What do Natalie Portman, Marlon Brando and Dustin Hoffman have in common?
The two Academy Award-winning actors and the actress many expect will win her own golden statuette this Sunday night, for her performance in “Black Swan,” all have objects used in major roles on display in the newly renovated Museum of the Moving Image.
Reopened last month after a three-year, $67 million upgrade, the museum — located in Astoria, Queens, a 20-minute subway ride from midtown Manhattan — is the only museum in the United States dedicated to all types of screen culture: movies, TV and video games.
Double its previous size, the museum can now more fully display highlights from its collection of over 130,000 objects, which include a bust of Nina Sayers — Portman’s character in “Black Swan” — used in a strangling scene; a device worn by Brando to create the jowls of his character, Don Vito Corleone, in “The Godfather;” and various materials and appliances used to age Jack Crabb, Hoffman’s character in “Little Big Man,” from 17 to 121.
The museum’s movie roots date back to 1920, when Adolph Zukor opened Astoria Studio here. In those days, New York was the center of the fledgling film industry, and Astoria, some say, the “Mecca of the silent era.” Over 100 silent films were produced here, featuring stars like Rudolf Valentino, Gloria Swanson and W. C. Fields; so eventually were talkies. After Zukor moved his company, Paramount Pictures, to California, the U.S. Signal Corps occupied the studio during World War II, the Korean War and early years of the Cold War. It then fell into disuse until 1977, when a nonprofit foundation reopened its big stage to produce Sidney Lumet’s “The Wiz.”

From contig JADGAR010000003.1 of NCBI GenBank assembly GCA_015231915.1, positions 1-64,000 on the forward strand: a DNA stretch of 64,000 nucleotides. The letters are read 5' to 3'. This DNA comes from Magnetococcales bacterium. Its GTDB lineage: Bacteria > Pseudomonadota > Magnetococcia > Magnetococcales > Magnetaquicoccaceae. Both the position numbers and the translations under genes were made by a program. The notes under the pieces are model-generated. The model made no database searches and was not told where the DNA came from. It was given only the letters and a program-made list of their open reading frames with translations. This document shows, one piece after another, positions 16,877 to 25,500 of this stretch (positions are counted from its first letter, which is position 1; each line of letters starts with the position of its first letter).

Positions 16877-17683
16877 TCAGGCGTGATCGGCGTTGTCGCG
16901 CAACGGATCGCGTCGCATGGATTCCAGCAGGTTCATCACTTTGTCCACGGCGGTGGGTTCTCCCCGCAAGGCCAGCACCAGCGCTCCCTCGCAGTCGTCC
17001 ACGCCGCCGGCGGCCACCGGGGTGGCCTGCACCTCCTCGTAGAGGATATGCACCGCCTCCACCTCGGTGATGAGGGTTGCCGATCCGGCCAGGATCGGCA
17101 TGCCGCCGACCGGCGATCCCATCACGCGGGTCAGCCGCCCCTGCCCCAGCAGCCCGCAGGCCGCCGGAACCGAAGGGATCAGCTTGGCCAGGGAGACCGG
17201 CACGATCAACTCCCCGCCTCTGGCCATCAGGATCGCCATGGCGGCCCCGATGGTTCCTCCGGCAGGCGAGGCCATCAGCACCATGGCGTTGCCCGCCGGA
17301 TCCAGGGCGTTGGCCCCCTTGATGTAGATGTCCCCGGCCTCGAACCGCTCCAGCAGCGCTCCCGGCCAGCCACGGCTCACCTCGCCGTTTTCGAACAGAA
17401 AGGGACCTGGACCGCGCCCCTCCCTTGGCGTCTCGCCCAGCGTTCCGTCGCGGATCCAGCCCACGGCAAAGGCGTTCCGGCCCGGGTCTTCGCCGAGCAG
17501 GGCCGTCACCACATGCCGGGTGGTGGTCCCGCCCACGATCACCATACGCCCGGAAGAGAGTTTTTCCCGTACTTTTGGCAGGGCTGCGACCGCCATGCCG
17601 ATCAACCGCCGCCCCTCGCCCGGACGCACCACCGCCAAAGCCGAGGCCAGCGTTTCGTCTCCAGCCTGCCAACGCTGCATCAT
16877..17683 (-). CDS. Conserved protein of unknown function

The museum debuted in one of the studio’s abandoned buildings in 1988; the revamped museum now occupies close to 100,000 square feet, almost twice as much space as before.
Its relocated and redesigned entrance — a portal of mirrored and transparent glass with the museum’s name in hot-pink letters three-and-a-half-feet high — is the first screen visitors encounter.
Right inside the new lobby is the second, a 50-foot-long wall coated with screen paint, used as a panorama for projected video. Currently on display is “City Glow,” a video by Chiho Aoshima, a Japanese pop artist.
Also new on the ground floor is a café, serving soups, chili, salads, snacks and sandwiches for kids, and a greatly expanded education center that has a new, 68-seat screening room.
But the main attraction is the new, 267-seat theater, entered via a pair of softly glowing, blue tunnels that lead up from the lobby.
“Film-going is an imaginary voyage; entering the theater is not unlike entering an alien’s spaceship,” says Thomas Leeser, the Brooklyn-based, German-born architect who designed the museum’s new home.
Thus, Leeser created a wraparound ceiling and walls for the theater made of over 1,100 cobalt-blue, fabric panels; these are meant to alter the viewer’s depth perception and encourage a sensation of being suspended in space. Projection equipment for every format from 16 to 70 mm and high-definition, digital CD, is available here, as is a mini-orchestra pit for musical accompaniment for silent films.